I didn't know if he would remember me. I didn't even know if he remained alive. Did he still operate the store out of his house? Had he remarried? Did he have a dog? If he did remember me, would he give two cents of a care?
He always seemed to like me, but I doubted he even knew my name. He never called me Zane, not once. But I had the time, the truck, and the nastolgia so I pointed the front of my Nissan Frontier north and headed out Money Road.
Where Money Road ends at Highway 8, I turned east and motored to Highway 35 before heading north again to Cascilla Road. Cascilla Road leads into the hills and a few miles on it brought me to that familiar, old country blue Jim Walter home that was Grammar's Old School Store as well as James Grammar's home when I was spending whole days bicycling Tallahatchie County.
I turned in and noticed someone sitting on the edge of the porch. By the time I put my truck in park, I knew it was James. He gave me a blank stare at first but then a gentle smile broke across his face. That answered two of my questions.
We shook hands, and I felt my face smile big as I watched his do the same. I sat beside him on the porch where the steps are. We chatted and more of my questions got answered. He no longer runs his store. "Tired of it," was his reason. It never was much of a store. Mostly he sold beer to people who parked on his lawn on weekend nights. He walked from truck to truck delivering cold ones and collecting money. But he became weary of it. He tired of the fights, tired of the hassle, tired of providing a place for people to do drugs. "I would pick up hand fulls of syringes after a Saturday night. I never felt good about that."
|Me 'n James chillin' on a hot day.|
So he closed his "store" and now works a regular job. "Night shift. I like the job, but hate the night shift. I can't sleep in the day time. I come home and sleep a couple of hours and then I'm up." Big white blobs of clouds dotted the blue sky and jaybirds squawked in the background as we sweated and sat beside each other. Sometimes we went minutes without saying words.
I asked him how the churches around Cascilla were doing. "Heck if I know," he shot back at me before taking a long pull on his big beer. One reason I asked was he used to help his ex-wife clean the Nazarene Church just up the road. And as little as I know about Cascilla, I am actually acquainted with a couple of current pastors in the area and one former preacher. He mentioned Mark Moore, who serves at the Stonefield Church of God two miles west of downtown Cascilla. "A lot of people like him and go up there." I brought up Jerry Hill who pastors North Shady Grove a mile or two north. "I grew up with Jerry." Oddly, he didn't know Robby Rykard who once pastored Cascilla Baptist. "Nobody stays over there more 'n a few months," he told me.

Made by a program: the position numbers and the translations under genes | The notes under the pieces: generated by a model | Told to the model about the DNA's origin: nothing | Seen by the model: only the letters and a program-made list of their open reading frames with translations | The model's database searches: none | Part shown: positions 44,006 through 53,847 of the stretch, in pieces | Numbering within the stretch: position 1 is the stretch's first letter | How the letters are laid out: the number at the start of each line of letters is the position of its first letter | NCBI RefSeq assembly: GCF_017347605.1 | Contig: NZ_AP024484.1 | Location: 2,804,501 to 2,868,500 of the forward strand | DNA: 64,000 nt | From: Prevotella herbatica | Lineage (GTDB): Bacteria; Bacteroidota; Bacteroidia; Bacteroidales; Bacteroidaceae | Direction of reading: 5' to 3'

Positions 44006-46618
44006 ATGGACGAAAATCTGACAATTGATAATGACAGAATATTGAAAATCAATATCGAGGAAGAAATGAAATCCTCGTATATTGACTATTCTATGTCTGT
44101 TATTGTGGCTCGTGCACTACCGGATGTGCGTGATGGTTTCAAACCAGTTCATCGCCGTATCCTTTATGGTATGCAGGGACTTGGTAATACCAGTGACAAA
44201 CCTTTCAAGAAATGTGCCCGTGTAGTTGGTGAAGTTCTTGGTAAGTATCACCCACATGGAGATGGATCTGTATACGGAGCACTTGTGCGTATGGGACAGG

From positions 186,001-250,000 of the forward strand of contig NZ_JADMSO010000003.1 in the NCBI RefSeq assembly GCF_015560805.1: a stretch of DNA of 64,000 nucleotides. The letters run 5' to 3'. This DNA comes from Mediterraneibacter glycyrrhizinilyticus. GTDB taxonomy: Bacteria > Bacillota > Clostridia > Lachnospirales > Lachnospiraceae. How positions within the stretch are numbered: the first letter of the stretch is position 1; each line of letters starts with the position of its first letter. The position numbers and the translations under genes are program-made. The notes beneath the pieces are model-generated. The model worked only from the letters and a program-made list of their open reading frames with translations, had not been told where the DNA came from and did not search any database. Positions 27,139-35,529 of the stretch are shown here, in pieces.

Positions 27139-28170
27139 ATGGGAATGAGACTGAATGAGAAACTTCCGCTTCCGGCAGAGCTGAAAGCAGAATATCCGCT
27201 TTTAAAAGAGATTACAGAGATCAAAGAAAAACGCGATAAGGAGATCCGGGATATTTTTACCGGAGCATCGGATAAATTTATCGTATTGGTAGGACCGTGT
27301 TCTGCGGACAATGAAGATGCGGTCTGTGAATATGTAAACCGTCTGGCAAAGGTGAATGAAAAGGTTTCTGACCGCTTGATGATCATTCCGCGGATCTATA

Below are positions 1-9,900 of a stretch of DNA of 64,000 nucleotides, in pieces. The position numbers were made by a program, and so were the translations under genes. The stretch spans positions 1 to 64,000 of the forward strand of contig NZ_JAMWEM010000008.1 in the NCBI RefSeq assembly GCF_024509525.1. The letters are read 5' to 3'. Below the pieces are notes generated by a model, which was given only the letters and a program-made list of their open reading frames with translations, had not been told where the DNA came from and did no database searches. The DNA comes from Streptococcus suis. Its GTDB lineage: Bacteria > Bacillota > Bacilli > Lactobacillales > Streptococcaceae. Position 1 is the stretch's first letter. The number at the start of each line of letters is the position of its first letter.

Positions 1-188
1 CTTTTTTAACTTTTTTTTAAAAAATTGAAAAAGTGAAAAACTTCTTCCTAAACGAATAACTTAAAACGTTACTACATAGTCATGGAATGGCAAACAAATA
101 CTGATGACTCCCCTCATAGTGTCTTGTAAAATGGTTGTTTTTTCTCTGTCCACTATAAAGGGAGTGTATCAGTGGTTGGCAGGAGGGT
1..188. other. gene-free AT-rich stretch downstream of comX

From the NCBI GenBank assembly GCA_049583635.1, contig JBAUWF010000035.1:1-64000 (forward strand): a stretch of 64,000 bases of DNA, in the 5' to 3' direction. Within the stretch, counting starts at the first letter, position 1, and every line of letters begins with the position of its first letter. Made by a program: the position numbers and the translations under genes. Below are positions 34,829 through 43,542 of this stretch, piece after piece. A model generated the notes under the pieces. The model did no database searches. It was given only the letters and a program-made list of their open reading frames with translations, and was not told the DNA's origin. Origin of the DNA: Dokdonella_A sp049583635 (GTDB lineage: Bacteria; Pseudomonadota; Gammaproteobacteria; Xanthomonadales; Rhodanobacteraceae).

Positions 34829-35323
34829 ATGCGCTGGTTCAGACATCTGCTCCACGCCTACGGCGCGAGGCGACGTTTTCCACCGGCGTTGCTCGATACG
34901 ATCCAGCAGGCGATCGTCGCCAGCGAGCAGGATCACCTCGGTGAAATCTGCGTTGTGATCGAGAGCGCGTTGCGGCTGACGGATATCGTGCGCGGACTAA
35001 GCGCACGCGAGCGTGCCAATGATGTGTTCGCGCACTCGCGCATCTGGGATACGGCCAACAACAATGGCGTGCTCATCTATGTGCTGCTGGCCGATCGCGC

When I asked what was new in the town, he got real talkative, said there's a new night club that opened and hosts bands and stuff such as that. "Is that where your former clientele went?"
"Naw. You have to pay to get in. I don't know where my folks went." A breeze blew across our backs and James noted how good it felt. I asked about the kudzu growing on the trees bordering his pasture. "Don't know what to do about that." I asked him about the horse by the kudzu by in the pasture behind his house. "My daughter-in-law's."
When I asked about a piece of a store that used to be in an ancient building downtown, I learned some stuff. "Closed. He never had much in there. Mostly it was a front for him to bootleg."
"Bootleg? You mean moonshine?"
"They still do that around here?"
"As many people hunt and go into the woods, how can you get away with such as that?"
"They put their stills in barns and sheds. Naw, you couldn't put one in the woods. The helicopters would see it if the hunters didn't. They fly over here all the time looking for marijuana. When they first started flying around out here looking for weed, it was right after I bought this property and there was nothing here. They landing the copter right there," he said pointed a few feet away. "Then they brought in big trucks and for weeks they hauled out marijuana. Weeks. There was weed in every gully in the county. All the stores around here was doin' good. Then one day, one of the store owners was dog cussing the drug folks for 'ruining the economy.'" James laughed out loud.
"Now it's drugs. Drugs is everywhere. At work, we hire and fire constantly. The company tries to give 'em a chance, but if they have to go to jail, they're fired."
I looked at my watch. "I guess I better go. My wife will be home by the time I get back." We shook hands.
"Things sure have changed," he said standing up and watching me walk to my truck. "I miss some of the people who did business with me. They was a$$h0#e$, but I liked 'em anyway." I opened the truck door. "Think I'll go see one of those guys. He never gets out much anymore. Think I'll go see him."
"Do that," I said while I shut the door and cranked the truck. James was looking my way when I pulled out onto Cascilla Road and drove away.